10. Scientists rid stem cell culture of key animal cells
11. Scientists develop new color-coded test for protein folding
Post Your Comments:
*Name:
*Comment:
*Email:


(Date:3/22/2016)... , March 22, 2016 ... research report "Electronic Sensors Market for Consumer Industry by ... & Others), Application (Communication & IT, Entertainment, ... - Global Forecast to 2022", published by ... is expected to reach USD 26.76 Billion ...
(Date:3/17/2016)... 2016 ABI Research, the leader in ... biometrics market will reach more than $30 billion ... 2015. Consumer electronics, particularly smartphones, continue to boost ... to reach two billion shipments by 2021 at ... , Research Analyst at ABI Research. "Surveillance is ...
(Date:3/14/2016)... Allemagne, March 14, 2016 ... - --> - Renvoi : image disponible ... --> --> DERMALOG, ... fournit de nouveaux lecteurs d,empreintes digitales pour l,enregistrement ... DERMALOG sera utilisé pour produire des cartes d,identité ...
Breaking Biology News(10 mins):
(Date:4/28/2016)... India , April 28, 2016 ... JT, Stirling, and Brayton Cryocoolers), Service (Technical Support, Product ... and Geography - Global Forecast to 2022", published by ... USD 2.94 Billion by 2022, at a CAGR of ... 70 market data Tables and 94 Figures spread through ...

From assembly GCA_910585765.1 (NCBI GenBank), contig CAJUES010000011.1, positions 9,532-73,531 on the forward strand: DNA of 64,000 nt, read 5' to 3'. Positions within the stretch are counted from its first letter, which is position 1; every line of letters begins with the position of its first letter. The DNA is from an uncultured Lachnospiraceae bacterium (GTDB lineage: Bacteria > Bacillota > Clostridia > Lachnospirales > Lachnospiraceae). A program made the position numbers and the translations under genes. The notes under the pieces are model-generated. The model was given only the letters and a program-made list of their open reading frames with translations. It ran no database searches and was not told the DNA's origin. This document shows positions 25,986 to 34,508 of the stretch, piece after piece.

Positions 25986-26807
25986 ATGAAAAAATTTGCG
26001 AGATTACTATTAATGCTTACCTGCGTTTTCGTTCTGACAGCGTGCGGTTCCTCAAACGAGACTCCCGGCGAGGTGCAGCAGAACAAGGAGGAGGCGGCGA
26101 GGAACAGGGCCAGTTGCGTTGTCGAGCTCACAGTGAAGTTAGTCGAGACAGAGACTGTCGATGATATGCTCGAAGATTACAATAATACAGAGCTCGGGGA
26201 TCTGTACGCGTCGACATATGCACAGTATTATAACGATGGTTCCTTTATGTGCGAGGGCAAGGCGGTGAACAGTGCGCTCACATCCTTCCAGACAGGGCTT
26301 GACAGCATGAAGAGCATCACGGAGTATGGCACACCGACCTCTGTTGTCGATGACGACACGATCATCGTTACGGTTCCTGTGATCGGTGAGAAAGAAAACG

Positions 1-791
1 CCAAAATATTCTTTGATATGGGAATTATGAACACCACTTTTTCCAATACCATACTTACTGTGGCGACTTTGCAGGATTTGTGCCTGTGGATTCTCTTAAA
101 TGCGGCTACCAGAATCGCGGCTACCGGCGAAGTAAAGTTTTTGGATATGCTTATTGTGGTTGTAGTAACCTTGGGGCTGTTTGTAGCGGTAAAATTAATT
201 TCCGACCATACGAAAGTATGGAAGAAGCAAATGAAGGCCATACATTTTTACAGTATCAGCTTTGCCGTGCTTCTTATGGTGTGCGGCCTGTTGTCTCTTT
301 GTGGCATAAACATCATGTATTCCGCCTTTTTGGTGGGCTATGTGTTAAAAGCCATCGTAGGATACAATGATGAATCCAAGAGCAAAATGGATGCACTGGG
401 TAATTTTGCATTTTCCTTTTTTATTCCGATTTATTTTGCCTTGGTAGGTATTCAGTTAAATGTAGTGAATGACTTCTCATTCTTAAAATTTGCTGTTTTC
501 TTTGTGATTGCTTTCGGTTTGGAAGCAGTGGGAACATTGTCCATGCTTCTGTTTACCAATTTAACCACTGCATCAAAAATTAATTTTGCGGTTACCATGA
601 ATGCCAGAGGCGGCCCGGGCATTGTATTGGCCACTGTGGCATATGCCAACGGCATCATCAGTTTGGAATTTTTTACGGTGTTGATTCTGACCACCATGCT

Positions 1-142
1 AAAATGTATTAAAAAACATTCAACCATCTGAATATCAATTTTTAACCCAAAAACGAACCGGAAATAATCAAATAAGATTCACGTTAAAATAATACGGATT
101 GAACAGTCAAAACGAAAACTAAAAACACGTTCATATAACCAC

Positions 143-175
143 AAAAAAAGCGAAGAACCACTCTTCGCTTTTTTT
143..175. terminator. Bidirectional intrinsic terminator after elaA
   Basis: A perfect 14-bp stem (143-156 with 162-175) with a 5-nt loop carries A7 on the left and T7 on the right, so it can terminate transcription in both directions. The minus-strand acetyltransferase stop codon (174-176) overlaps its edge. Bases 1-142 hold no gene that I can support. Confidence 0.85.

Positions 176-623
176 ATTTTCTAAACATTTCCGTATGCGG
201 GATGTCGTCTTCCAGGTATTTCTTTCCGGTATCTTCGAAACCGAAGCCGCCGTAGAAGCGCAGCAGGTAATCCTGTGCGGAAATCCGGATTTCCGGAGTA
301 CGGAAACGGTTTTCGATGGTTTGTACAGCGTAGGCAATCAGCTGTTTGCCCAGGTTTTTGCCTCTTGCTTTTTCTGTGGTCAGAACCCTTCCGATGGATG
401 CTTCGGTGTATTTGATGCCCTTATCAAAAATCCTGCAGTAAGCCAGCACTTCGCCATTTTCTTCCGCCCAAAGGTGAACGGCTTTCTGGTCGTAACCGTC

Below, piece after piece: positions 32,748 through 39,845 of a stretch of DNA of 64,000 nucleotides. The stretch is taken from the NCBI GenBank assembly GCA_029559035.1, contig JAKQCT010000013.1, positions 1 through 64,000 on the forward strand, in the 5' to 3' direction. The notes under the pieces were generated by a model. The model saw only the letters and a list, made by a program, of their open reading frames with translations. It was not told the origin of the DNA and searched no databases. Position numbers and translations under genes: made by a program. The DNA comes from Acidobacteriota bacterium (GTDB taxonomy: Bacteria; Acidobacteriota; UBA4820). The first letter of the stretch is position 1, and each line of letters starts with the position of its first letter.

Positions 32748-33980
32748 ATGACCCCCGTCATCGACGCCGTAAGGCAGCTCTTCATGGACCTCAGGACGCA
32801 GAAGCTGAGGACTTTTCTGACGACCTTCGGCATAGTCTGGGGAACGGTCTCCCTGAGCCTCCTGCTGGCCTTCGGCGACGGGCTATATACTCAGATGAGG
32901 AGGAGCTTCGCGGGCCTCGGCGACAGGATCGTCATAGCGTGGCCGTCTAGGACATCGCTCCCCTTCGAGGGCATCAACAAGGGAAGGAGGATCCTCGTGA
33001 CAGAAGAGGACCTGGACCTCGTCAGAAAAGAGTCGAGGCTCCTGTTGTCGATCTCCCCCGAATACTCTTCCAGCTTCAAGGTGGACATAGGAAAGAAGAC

(Date:4/28/2016)... ... 28, 2016 , ... As part of an ongoing global ... expanding its LATAM network and logistics capabilities. Enhancements have been made to ... trial projects. , The expansion will provide unmatched clinical trial logistics services for ...
(Date:4/27/2016)... ... April 27, 2016 , ... The Pittcon Organizing Committee is ... Chuck has been a volunteer member of Committee since 1987. Since then, he has ... directors and treasurer and was chairman for both the program and exposition committees. In ...
(Date:4/27/2016)... , ... April 27, 2016 , ... ... is pleased to announce the appointment of John Tilton as Chief Commercial Officer.  ... Director and one of the founding commercial leaders responsible for the commercialization of ...
Breaking Biology Technology: